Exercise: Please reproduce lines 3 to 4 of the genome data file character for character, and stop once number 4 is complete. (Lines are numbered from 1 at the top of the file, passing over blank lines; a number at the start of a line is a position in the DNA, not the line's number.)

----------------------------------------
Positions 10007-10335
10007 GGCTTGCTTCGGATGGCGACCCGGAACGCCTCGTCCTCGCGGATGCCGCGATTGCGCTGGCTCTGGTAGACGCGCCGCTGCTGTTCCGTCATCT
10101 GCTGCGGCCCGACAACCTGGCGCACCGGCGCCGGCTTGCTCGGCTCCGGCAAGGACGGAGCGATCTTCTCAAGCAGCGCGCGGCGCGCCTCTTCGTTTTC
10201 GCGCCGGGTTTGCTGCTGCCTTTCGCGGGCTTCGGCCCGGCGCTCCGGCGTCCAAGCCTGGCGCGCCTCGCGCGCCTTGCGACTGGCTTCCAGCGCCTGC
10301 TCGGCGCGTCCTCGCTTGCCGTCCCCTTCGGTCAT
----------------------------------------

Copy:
10101 GCTGCGGCCCGACAACCTGGCGCACCGGCGCCGGCTTGCTCGGCTCCGGCAAGGACGGAGCGATCTTCTCAAGCAGCGCGCGGCGCGCCTCTTCGTTTTC
10201 GCGCCGGGTTTGCTGCTGCCTTTCGCGGGCTTCGGCCCGGCGCTCCGGCGTCCAAGCCTGGCGCGCCTCGCGCGCCTTGCGACTGGCTTCCAGCGCCTGC